Illegal Deforestation Monitor | 29 September 2016
Comment: Why voluntary policies will not stop deforestation
In recent years, ‘zero deforestation’ promises by companies have taken centre stage in the global battle to halt forest loss. Under pressure from campaigning organisations, a steady stream of large firms involved in producing, trading or consuming forest-risk commodities like palm oil, beef and paper have committed to end all association with deforestation by a given date in the future.
Many of those involved in trying to halt deforestation are now focusing the majority of their time on this approach. They are pushing for more companies to sign up, helping companies to implement their policies, or trying to monitor progress and compliance. The rapidity with which so many major companies signed up took many by surprise, and these commitments have rightly been applauded as an important step. However, on their own these commitments are never going to stop deforestation, even if they are implemented. And there is a danger that they are distracting attention and diverting resources away from the actions that are needed instead.
Why the corporate ‘zero deforestation’ movement will not work
Why won’t they work? For a start, they are only ever going to capture a certain proportion of the market for each relevant commodity. There will always be companies who don’t sign up, and there will be more than enough of those companies to keep up the expansion of these commodities into new forest areas and to buy the products grown on that land. The easiest way for the ‘zero deforestation’ companies to comply will be to focus their purchases on land already developed, while expansion falls to others. It is telling that of the three largest new greenfield plantations under development in the ‘new frontier’ for palm oil in the Congo Basin, two are being developed by new entrants to the sector. Both have shown scant regard for legality, let alone sustainability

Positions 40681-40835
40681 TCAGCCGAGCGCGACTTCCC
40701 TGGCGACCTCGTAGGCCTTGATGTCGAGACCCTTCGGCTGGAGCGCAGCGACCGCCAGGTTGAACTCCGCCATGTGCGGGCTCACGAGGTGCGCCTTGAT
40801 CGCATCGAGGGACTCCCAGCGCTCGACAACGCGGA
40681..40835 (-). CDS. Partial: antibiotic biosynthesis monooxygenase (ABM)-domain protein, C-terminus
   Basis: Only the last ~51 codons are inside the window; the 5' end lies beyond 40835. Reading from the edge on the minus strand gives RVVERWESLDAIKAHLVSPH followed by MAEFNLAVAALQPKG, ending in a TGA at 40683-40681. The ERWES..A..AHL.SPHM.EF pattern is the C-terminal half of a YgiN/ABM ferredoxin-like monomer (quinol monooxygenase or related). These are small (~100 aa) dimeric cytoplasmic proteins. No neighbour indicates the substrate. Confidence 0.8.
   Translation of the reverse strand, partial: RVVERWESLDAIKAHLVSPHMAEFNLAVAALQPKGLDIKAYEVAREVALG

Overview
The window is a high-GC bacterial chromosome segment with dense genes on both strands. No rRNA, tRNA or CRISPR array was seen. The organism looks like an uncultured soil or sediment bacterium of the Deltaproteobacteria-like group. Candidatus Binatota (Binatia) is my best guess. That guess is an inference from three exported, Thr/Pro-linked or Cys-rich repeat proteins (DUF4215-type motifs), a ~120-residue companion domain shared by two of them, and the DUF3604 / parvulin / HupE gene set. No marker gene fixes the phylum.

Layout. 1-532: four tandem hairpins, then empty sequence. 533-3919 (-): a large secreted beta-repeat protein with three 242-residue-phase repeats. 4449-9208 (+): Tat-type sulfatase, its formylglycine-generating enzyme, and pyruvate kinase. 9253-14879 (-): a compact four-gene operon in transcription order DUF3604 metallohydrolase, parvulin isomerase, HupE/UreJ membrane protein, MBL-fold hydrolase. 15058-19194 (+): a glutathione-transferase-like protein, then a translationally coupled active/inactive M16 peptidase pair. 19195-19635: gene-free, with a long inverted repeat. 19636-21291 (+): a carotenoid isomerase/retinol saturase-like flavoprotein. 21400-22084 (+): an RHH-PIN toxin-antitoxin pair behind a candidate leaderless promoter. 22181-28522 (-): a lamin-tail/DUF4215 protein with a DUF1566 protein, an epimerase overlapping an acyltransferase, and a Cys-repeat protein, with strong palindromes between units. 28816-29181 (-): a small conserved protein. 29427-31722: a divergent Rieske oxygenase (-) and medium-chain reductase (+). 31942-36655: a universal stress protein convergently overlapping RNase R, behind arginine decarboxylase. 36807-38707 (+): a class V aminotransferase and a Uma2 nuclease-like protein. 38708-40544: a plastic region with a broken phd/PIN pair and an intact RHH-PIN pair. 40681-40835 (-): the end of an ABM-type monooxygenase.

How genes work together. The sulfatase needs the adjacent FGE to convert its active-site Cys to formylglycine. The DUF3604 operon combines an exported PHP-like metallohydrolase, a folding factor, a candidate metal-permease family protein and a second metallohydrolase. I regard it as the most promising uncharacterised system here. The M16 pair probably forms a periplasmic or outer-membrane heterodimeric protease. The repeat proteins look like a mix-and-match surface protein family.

The second reason they won’t work is the widespread illegality and lack of good governance associated with the opening up of new land for these commodities in nearly all of the major source countries. Corruption, lack of transparency and unclear and conflicting regulations are already making it hard for companies to implement their promises.
And all this is assuming that all these companies act in good faith, and fulfil their promises. Yet this is unlikely. The history of corporate campaigning on deforestation is littered with promising commitments which were never implemented. The number of new commitments and their scope is far exceeding the capacity of watchdog organisations to meaningfully monitor, and such monitoring is made much more difficult because none of the companies is being sufficiently transparent about their supply chains.
Even Wilmar, the zero deforestation company which has gone furthest in terms of transparency, doesn’t provide anything like as much information as third parties need in order to be able to meaningfully check whether the company is abiding by its commitments. Aside from the small proportion of purchases which come from its own plantations, it only provides supply chain information back to the nearest primary processing mill, not the source plantation. Even for its own plantations, only a single GPS location is given. No concession boundaries, let alone relevant permits and licenses. Most zero deforestation companies don’t provide anything at all.
Though a number of NGOs have produced reports and websites which claim to track progress of companies in meeting their zero deforestation commitments, they don’t really do anything of the sort. While a handful of genuine individual exposes have also been published, there is no systematic monitoring going on, so it is impossible to say to what extent such cases are bad apples, or the tip of the proverbial iceberg. Without much greater transparency, investigative NGOs will only ever be able to pursue a tiny number of cases at any time.